determining individual capability for work will beie is
it reasonable to follow the same process and assessment criteria
as for those with less severe conditions? People with severe health
conditions and disabilities have extra factors that must be taken
into consideration. For example, time is a crucial factora
person with a recently acquired condition will have a vastly different
level of capability for work to that of a person who has had the
same condition for a long period of time.
This needs to be carefully thought through if
we are to avoid seriously disadvantaging individuals and creating
significant opportunity for negative publicity.
The green paper states that PCAs will be more
regular to ensure that people with improving work-related capability
will be more easily identified. This regularity must be standardised
if the current irregular and subjective re-assessment process
is to be avoided. Steps must be taken to promote PCA review as
a positive step towards independent economic activity and to avoid
the perception that is a punitive measure, as it is widely regarded
at the moment.
A4e welcomes the proposal that future PtW provision
will be delivered primarily by the private and voluntary sector
and supports the notion of payment by results. This recognises
the expertise of the sector and the wider scope of support and
time commitment that can be offered to clients.
Future provision needs to be mapped in terms
of revised JCP Districts to avoid post-code lottery eligibility
for advice, support and incentives. There is currently some confusion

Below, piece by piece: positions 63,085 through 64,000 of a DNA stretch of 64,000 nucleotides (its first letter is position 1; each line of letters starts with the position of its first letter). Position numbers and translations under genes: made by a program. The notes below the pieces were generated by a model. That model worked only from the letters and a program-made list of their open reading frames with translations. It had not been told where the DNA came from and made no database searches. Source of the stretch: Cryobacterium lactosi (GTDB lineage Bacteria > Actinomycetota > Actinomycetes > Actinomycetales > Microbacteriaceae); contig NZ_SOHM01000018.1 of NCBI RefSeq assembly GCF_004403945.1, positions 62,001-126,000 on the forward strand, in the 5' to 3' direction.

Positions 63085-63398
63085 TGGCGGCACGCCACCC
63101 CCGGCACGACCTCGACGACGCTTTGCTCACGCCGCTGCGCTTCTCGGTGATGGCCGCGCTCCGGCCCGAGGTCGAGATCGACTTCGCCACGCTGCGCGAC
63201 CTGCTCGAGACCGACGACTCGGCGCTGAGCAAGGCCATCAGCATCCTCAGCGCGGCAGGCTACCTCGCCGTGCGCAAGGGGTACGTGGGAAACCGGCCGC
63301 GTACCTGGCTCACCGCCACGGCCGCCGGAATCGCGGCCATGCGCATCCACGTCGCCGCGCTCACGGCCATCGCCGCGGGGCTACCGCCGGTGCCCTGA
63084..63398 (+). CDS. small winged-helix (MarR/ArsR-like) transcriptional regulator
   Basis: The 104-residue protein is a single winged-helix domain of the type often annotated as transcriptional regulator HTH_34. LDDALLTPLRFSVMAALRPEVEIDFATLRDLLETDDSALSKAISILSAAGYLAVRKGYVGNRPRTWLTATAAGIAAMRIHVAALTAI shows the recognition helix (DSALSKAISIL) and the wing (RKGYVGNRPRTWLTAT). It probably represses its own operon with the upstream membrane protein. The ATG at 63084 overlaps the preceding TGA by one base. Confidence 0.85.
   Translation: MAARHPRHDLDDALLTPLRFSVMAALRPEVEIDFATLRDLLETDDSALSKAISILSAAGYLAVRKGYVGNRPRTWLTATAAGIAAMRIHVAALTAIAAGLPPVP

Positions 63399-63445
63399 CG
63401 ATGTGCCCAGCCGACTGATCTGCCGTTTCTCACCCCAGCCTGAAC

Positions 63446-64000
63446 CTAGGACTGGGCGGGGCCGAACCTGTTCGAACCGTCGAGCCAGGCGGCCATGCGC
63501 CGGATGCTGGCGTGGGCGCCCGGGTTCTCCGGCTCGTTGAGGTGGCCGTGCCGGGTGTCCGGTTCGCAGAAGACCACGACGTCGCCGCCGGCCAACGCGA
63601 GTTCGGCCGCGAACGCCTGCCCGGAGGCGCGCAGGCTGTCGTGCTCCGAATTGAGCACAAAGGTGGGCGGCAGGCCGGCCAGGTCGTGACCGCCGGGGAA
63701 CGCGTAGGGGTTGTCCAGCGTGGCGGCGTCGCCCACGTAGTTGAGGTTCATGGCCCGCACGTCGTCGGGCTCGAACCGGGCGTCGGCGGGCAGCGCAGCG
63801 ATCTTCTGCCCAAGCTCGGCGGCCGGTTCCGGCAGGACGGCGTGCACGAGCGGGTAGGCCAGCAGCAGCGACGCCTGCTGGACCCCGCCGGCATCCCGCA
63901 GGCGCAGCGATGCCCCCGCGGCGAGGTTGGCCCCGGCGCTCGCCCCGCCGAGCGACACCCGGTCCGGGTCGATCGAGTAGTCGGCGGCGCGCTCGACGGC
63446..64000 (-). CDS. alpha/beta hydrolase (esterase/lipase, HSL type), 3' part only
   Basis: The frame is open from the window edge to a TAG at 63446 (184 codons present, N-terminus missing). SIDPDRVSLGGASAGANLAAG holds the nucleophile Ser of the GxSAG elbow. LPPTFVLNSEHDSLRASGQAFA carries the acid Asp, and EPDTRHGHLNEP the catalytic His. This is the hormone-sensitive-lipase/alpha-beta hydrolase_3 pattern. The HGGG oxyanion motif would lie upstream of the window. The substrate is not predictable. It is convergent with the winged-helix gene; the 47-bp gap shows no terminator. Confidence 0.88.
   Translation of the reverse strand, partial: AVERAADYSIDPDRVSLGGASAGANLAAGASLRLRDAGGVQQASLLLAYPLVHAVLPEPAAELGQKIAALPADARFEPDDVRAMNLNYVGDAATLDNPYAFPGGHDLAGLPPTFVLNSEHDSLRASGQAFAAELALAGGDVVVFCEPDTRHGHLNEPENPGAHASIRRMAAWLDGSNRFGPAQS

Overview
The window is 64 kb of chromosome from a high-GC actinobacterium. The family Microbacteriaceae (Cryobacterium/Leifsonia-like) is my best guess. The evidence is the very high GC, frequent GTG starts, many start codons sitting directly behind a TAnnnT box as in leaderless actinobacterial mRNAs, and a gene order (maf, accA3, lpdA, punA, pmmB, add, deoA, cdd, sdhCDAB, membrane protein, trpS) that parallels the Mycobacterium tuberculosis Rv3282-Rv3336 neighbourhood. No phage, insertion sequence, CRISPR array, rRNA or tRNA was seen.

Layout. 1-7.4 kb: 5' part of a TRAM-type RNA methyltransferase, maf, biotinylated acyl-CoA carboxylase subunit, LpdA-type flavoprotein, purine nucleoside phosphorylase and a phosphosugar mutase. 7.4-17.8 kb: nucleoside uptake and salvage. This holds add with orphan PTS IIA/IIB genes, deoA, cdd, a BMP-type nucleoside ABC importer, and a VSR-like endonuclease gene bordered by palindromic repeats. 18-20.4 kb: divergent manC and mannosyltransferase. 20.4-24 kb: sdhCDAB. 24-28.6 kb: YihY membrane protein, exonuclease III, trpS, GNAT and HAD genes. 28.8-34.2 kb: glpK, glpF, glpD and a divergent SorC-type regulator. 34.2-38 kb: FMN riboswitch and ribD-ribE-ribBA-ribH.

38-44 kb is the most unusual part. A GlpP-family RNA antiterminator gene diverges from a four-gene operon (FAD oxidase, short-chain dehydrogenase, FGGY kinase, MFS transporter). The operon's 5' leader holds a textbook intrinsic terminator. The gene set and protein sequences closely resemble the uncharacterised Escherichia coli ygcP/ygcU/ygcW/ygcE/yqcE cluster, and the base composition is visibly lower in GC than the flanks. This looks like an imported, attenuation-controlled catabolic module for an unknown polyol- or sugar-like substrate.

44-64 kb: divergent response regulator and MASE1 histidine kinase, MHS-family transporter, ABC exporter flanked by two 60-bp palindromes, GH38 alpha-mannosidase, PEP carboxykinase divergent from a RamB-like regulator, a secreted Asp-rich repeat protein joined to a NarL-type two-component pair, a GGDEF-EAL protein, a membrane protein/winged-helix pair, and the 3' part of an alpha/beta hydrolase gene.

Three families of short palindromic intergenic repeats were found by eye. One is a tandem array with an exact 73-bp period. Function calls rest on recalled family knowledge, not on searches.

over the geographical parameters of some earlier announced pilot
areas and the re-shaped JCP Districts, both of which may clash
at the next pilot phase due to commence in April 2006clarity
is required for all concerned.
4. LINKING RULES
Extension of the 52-Week Linking Rule will go
a long way to help people take the leap of faith necessary to
go from benefit into work. However, this will only be advantageous
if it is effectively communicated to claimants.
The main problem with the current system is
that it is only known to a minority of clamants and eligibility
is based on a relatively onerous but essential registration requirement.
The proposal to make registration automatic will resolve the eligibility
issue, but to gain client confidence, it will still need to be
confirmed in writing that the client is covered under the rule,
providing that there has been no material change in their condition
and that this is confirmed by an appropriate medical certificate.
In the same way that future PtW programmes are
expected to be delivered by the private and voluntary sector,